The Disney After Hours Event: Spontaneity Strikes Back
By Dave Shute
- April 28
- May 5
- May 8
- May 12
- May 19
The event begins at park close—10p some nights, 11p others. Those who purchase tickets for it–$150 each for the general public, and $75 for annual passholders and DVC owners—can enter as early as 4p.
It’s hard to communicate how low the crowds and waits are—even with twice as many in the park who came, they still would have averaged zero. So I’ll place various shots throughout this post to illuminate the lines at various points.
Let’s start with the same area of Fantasyland, during the day…
…and during the After Hours event.
I tested the After Hours event on April 21st, and had a ball. Between 6.30p and 2a I saw 29 attractions and shows, including every single headliner and almost every FastPass+ ride.
If you want to see a lot of Magic Kingdom rides with low or no waits, it is well worth it. The challenge is fitting it into your already existing plans, as the late start—especially for the events that start at 11p—really blows up the next day.
Since most careful Disney World visitors have their plans and their budgets set months ahead, and this event arrived with short notice, it has been really hard for many to fit it into their wallet and put it into their schedules.
If it becomes an ongoing part of Disney World offerings—now is too soon to tell, despite the fact that many have already written it off from lower than hoped-for sales—the ability to plan for it in advance will be a key prerequisite.
I can see it being very successful during many stretches from September through January on days Magic Kingdom closes at 10p or earlier, so long as people have sufficient advance notice to put it into their budgets and plans. Without the ability to plan and budget for it in advance, though, I doubt it will fly.
Like most things at Disney World, a successful visit to the event comes from careful planning.
My basic strategy was to do what Josh and I call in our book “Anytime Rides” (that is, rides that typically have low waits) until near the time of the event, “First or Last Hour Rides” (that is, rides that typically have low waits at the beginning and end of the day, but high waits in between) just before the event, and rides that are typically high-wait during the event itself.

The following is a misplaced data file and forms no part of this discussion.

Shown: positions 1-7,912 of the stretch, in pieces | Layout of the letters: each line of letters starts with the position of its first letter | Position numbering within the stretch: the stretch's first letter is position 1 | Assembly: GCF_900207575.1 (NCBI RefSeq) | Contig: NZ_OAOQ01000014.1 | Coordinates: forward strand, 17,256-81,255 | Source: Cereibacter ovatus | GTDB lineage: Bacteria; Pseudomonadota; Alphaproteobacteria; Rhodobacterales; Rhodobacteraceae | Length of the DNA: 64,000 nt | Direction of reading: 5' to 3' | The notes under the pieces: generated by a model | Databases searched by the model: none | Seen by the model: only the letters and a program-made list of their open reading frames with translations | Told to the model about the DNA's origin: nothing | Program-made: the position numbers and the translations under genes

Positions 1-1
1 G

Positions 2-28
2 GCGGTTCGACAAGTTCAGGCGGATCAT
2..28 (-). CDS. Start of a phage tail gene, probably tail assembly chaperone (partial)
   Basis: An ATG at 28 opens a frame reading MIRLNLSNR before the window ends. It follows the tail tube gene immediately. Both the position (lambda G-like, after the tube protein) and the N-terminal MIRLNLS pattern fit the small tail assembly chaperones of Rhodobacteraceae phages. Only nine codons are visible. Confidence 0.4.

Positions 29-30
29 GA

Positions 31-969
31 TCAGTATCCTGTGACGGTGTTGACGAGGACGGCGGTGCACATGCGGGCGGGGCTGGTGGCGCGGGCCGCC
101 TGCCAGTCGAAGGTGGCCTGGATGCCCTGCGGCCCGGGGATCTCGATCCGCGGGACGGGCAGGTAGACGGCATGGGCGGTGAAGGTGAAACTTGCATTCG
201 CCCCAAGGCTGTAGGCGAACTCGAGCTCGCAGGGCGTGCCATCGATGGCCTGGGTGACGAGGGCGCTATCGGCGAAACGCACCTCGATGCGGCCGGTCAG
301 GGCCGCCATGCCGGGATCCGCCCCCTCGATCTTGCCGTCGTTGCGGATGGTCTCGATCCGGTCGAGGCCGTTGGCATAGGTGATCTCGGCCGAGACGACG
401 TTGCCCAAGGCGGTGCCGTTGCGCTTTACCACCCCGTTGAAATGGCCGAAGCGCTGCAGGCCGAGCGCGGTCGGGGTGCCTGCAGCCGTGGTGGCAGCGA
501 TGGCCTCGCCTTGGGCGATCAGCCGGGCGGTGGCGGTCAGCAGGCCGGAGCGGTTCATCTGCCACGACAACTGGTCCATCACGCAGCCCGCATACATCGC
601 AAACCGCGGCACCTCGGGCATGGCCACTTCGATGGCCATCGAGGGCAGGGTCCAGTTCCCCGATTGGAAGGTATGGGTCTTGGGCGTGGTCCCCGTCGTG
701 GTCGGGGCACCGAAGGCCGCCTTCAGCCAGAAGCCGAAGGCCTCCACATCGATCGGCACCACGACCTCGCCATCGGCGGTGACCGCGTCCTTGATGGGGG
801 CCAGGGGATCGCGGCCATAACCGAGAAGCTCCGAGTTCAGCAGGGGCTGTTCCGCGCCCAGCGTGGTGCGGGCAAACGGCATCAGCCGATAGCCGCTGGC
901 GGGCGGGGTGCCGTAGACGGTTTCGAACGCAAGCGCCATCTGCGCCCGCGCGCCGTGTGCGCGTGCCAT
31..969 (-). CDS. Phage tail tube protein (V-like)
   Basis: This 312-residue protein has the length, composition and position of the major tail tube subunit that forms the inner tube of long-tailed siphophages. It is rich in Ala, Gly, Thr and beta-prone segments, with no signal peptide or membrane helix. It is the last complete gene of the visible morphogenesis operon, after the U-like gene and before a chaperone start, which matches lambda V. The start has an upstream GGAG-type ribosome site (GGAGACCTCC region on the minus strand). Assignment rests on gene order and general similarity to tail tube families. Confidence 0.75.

Moreover, during the event itself, I targeted the west side of the park first, then Tomorrowland, then Fantasyland. I targeted this way for a couple of reasons
- I figured most people’s first targets would be Tomorrowland or Fantasyland, so thought I’d see lower crowds by starting in Adventureland, Frontierland and Liberty Square
- The only ride where other people are essential is the Jungle Cruise, giving another reason to put Adventureland early
- I figured that whatever small children were at the event would be sinking as the night grew later, so put Fantasyland last
In general this worked out great, although I did get trapped by the 11p parade away from Adventureland, so ended up doing Tomorrowland earlier and the Jungle Cruise later than I had planned to.
I arrived at 6.30, and here’s the sequence of my visit, with some rough timing:
- Tinkerbell meet & greet 6.30p
- Enchanted Tiki Birds
- Liberty Belle steamboat 7.30p
- Country Bears
- Swiss Family Robinson Treehouse
- Hall of Presidents 8.30p
- Evening Parade 9p
- Carousel of Progress
- Wishes 10p
- Mickey’s Philharmagic